Pressure-temperature conditions of tonalite emplacement and crystallization were determined using the hornblende-plagioclase thermobarometer (after Anderson and Smith, 1995). Hornblende-plagioclase pairs were analyzed at the Washington State University Geoanalytical Lab using a JEOL JXA-8500F field emission electron microprobe. Operating conditions are given in Table DR1 and results are reported in Table DR2. Only analyses of unaltered hornblende rims and adjacent plagioclases were used. Hornblende formulas were calculated based on 13 cations (Cosca et al., 1991).
Results and Interpretation
Five samples were analyzed, one each from the Lookout Mountain, Tureman Ranch, and Amelia plutons. All samples are hornblende-biotite tonalite with similar major element compositions. Two samples from the Pedro Mountain pluton were analyzed; one was very similar to the tonalite samples of the other plutons, and the other was more mafic quartz diorite. All samples are calcic and magnesian (Fig. 5), using the classification system of Frost et al. (2001). The compositions of these plutons overlap with plutons of similar age in western Idaho (Hazard Creek complex; Manduca et al., 1992) and related plutons to the north (Lee, 2004; Lewis and Frost, 2005), northeastern Oregon (Johnson et al., 1997), and the western Sierra Nevada batholith of California (Truschel, 1996; Lackey et al., 2012), all of which were emplaced in oceanic crustal terranes.
Major aspects of the trace element chemistry are the Nb-Ta depletion relative to large ion lithophile elements and light rare earth elements (LREE), high Sr/Nd, moderate LREE/heavy (H) REE, and no Eu anomaly (Fig. 6). The Nb-Ta depletion and high Sr/Nd are commonly considered to be signposts of arc magmatism (e.g., Pearce and Peate, 1995). The enrichment of LREE over HREE is similar for all samples except the more mafic Pedro Mountain sample, which shows an even shallower slope in its REE pattern. In addition to these relative differences between groups of elements, the concentrations of many insoluble incompatible elements (e.g., La, Ce, Nb, and Y) are considerably lower than average continental crustal values (Rudnick and Gao, 2003), consistent with ocean arc crustal heritage. Constraints on the thickness of the crust and the depth of melting are often inferred from Sr/Y and La/Yb ratios due to the sequestration of Y and Yb in residual garnet (e.g., Tulloch and Kimbrough, 2003; Schwartz et al., 2011b). Sr/Y values of four plutons we studied vary from 18 to 71, but La/Yb values remain modest (≤10) and HREE show little fractionation over middle REE. These results suggest that Sr/Y ratios reflect amphibole stabilization and perhaps suppression of plagioclase crystallization (consistent with the lack of negative Eu anomaly) during differentiation due to high H2O activity (e.g., Moore and Carmichael, 1998; Davidson et al., 2007) and that the crust was not unusually thick.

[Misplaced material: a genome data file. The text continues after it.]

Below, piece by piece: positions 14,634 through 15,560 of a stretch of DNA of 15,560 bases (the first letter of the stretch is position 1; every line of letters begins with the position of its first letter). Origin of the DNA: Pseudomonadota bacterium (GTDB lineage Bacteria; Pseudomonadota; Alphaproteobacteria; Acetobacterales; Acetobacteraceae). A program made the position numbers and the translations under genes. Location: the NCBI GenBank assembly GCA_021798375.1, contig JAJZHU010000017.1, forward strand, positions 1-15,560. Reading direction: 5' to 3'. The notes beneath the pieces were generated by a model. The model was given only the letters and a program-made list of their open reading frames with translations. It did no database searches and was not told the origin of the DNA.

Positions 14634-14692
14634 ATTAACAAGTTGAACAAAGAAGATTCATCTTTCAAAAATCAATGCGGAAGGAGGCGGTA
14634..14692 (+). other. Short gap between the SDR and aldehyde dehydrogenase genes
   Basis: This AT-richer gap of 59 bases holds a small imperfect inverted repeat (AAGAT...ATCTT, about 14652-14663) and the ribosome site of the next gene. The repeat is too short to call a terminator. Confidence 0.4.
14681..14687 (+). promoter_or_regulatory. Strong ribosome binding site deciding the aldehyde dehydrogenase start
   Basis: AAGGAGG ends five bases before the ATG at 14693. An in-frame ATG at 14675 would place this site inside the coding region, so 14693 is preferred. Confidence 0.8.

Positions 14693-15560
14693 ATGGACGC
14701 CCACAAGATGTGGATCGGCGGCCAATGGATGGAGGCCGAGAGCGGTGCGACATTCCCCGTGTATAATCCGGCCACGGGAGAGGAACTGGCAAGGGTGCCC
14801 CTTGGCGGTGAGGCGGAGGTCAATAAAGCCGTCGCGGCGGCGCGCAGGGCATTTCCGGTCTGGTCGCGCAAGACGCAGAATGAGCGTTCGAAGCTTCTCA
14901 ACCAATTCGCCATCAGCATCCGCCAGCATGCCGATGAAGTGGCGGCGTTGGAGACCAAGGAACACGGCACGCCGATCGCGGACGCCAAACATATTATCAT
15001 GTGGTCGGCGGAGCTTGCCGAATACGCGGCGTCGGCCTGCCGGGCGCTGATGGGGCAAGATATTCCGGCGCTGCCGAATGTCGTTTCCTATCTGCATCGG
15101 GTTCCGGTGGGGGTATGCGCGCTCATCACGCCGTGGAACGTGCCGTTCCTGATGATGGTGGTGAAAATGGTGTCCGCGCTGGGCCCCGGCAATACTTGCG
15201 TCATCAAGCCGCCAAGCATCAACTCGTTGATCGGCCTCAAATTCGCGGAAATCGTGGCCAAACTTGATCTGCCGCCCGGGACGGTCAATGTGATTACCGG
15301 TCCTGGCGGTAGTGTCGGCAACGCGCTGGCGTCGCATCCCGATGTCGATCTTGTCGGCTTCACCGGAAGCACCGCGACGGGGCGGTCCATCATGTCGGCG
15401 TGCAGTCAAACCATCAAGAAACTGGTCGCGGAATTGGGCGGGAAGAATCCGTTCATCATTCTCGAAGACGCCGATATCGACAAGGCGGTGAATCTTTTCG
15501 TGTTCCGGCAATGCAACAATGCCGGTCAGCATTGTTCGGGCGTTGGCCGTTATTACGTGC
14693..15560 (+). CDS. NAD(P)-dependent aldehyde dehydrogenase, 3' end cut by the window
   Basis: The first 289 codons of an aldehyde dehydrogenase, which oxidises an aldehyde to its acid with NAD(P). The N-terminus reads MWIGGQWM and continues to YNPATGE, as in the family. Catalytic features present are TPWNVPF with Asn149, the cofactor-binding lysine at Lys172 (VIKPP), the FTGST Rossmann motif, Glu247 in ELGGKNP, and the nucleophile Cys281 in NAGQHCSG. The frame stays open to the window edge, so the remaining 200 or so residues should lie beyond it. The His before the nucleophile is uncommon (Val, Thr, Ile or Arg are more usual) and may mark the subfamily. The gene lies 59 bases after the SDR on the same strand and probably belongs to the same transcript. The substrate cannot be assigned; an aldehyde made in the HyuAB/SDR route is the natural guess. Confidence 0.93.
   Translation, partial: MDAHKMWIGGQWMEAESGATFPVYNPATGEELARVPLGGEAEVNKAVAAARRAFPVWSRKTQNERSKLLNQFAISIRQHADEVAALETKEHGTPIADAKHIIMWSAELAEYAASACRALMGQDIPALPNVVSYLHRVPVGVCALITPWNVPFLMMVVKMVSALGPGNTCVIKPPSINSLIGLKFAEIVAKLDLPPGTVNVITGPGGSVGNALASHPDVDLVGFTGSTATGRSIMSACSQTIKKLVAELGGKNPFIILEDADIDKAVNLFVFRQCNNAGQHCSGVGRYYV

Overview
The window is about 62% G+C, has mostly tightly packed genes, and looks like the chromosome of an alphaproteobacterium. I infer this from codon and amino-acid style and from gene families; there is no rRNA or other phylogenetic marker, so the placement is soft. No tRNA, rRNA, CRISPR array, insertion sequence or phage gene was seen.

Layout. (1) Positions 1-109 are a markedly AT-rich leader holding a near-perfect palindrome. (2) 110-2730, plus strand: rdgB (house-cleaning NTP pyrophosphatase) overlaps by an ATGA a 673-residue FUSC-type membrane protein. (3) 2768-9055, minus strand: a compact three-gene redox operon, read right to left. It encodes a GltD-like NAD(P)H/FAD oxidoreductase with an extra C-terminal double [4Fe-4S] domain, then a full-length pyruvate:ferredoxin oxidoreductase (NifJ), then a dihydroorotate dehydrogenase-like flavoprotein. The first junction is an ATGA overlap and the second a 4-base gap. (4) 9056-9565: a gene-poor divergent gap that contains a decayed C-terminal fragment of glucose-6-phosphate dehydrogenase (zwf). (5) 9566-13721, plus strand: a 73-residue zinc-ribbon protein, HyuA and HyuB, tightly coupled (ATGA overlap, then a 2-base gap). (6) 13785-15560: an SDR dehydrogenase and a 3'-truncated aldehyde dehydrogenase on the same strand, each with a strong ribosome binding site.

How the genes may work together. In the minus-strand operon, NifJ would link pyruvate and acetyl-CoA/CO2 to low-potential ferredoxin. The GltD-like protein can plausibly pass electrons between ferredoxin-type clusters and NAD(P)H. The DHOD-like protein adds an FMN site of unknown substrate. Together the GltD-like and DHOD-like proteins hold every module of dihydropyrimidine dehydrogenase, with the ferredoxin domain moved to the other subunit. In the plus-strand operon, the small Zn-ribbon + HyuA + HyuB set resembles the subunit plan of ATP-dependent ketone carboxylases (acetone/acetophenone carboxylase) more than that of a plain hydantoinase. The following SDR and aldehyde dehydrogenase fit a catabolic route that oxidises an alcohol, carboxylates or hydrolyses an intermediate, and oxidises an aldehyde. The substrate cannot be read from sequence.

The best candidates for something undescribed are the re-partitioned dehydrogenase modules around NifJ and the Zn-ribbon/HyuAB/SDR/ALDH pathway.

The Sr and Nd isotopic compositions of the plutons are relatively primitive, with 87Sr/86Sr(i) ranging from 0.7034 to 0.7041 and εNd(i) ranging from +5.5 to +6.7 (Fig. 7). These values are in a zone of overlap between the isotopic compositions of the Wallowa and Olds Ferry arc terranes (Kurz et al., 2016). These two arc terranes have distinct common Pb isotopic compositions; however, the Olds Ferry exhibits higher 207Pb/204Pb for a given 206Pb/204Pb than the Wallowa arc (Kurz et al., 2016). The four ca. 125 Ma plutons of this study plot near to within the Olds Ferry arc field, which is consistent with their position along the presumed suture between the Olds Ferry arc and the Baker accretionary terrane (Fig. 8).
The primitive Sr-Nd isotopic signatures combined with more radiogenic 207Pb/204Pb ratios suggest that the petrogenesis of the four plutons involved some level of reworking of Olds Ferry island arc basement. Melting of the basement could be driven by crustal thickening associated with the cryptic metamorphic events recorded in the Salmon River suture zone (e.g., Getty et al., 1993; Snee et al., 2007; McKay, 2011) or could be caused by contemporaneous mantle input due to subduction outboard of the Blue Mountains province. The small nature of this data set limits our ability to distinguish between these scenarios, particularly since Sr-Nd isotopic compositions of the Blue Mountains province largely overlap with the expected compositions of any fresh arc basalts (see compilation of Kelemen et al., 2003).
Depth of Emplacement